“Indivisible Albuquerque stands with the American Library Association for intellectual freedom. No one should stand between you and your librarian,” Szauter said.
The following links provide access to books and digital collections from libraries across the country:
Library of Congress: Considered the largest library in the world with more than 167 million items in its collection. It is the official national library of the United States and contains some of the country’s most important documents, including more than 39 million books and other printed material.
New York Public Library: The second largest library in the United States with more than 55 million books and research materials.
New Mexico State Library: Contains a large Southwest collection and provides books by mail.
University of New Mexico Libraries: You don’t have to be a student to browse UNM’s large collection. Stop by one of its libraries to see what they have to offer, including the Center for Southwest Research and Special Collections.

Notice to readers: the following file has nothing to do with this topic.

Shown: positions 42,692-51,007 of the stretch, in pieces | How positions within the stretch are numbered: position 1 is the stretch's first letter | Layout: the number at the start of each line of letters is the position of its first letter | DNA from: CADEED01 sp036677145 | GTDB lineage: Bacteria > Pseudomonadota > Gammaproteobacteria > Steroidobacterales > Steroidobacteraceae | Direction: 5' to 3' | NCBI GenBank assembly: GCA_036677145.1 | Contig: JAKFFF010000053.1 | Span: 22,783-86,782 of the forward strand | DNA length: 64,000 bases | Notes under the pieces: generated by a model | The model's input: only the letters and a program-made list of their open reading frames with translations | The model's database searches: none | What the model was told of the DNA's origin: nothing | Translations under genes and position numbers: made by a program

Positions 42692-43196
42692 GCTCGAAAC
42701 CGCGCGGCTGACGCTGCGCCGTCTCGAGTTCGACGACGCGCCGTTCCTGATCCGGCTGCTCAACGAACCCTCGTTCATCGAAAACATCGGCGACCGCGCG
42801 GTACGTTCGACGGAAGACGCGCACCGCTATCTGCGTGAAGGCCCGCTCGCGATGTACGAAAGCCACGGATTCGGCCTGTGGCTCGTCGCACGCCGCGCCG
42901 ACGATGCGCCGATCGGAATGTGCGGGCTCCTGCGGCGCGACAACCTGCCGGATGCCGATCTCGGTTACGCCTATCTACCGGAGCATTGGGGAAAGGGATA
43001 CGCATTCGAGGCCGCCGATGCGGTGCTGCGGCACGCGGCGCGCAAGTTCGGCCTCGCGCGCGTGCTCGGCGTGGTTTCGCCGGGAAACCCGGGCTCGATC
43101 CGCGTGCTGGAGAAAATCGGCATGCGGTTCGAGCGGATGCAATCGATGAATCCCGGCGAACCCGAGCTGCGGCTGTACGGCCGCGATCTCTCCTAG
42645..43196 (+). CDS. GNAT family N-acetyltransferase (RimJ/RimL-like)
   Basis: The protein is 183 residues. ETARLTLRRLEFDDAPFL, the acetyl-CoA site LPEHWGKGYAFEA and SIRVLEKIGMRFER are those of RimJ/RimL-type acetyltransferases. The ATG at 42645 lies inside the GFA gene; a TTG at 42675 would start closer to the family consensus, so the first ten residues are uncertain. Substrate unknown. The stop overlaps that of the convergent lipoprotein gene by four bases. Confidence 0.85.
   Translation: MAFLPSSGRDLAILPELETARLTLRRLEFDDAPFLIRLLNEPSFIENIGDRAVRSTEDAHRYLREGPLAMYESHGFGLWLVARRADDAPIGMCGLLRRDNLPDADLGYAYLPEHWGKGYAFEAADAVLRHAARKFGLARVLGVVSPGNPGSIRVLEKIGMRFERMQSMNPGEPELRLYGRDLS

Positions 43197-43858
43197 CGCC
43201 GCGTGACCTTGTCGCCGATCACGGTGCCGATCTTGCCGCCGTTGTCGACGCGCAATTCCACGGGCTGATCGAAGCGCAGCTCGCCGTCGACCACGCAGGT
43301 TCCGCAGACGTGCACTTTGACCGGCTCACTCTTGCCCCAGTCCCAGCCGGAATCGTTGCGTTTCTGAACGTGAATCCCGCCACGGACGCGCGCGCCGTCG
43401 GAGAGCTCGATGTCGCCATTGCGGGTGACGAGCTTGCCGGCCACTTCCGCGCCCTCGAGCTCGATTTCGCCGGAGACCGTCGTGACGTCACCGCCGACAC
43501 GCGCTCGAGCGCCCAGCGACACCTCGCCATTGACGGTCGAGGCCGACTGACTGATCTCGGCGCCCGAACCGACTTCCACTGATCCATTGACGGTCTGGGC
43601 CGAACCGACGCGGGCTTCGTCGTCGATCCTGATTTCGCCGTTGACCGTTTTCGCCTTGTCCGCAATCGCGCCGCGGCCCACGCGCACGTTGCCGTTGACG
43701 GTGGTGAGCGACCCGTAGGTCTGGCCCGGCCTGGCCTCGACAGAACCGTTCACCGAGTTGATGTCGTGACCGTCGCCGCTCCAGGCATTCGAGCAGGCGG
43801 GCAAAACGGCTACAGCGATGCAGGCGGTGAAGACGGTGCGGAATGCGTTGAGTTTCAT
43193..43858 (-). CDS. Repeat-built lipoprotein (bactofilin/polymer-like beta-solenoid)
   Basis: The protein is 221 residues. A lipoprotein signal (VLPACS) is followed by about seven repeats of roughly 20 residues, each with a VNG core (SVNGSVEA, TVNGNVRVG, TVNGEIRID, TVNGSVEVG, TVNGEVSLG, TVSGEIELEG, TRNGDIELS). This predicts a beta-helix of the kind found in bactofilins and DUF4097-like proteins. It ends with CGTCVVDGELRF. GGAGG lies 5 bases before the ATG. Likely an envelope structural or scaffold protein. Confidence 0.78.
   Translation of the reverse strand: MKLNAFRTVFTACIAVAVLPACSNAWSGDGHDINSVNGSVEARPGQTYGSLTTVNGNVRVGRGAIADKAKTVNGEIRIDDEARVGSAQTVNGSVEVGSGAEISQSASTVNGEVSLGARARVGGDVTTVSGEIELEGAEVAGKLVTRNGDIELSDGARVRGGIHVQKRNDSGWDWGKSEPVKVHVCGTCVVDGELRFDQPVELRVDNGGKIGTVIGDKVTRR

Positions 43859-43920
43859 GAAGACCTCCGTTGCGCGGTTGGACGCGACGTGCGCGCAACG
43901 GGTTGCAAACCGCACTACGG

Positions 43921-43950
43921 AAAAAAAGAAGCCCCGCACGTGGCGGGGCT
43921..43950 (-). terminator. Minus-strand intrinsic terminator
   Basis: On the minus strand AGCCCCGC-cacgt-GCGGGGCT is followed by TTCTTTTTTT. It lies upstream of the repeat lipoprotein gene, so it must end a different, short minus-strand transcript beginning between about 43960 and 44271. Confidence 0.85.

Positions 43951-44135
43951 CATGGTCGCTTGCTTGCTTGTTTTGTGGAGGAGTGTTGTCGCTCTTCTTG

Albuquerque Bernalillo County Public Libraries: Stop by any one of the branch libraries to get a card and start checking out books. Books are easy to renew on the website, where visitors can find an extensive digital collection.
Project Gutenberg: With more than 60,000 free ebooks, Project Gutenberg is the place to find classics by famous authors like Machiavelli, Nietzsche, Hobbes, Plato and more.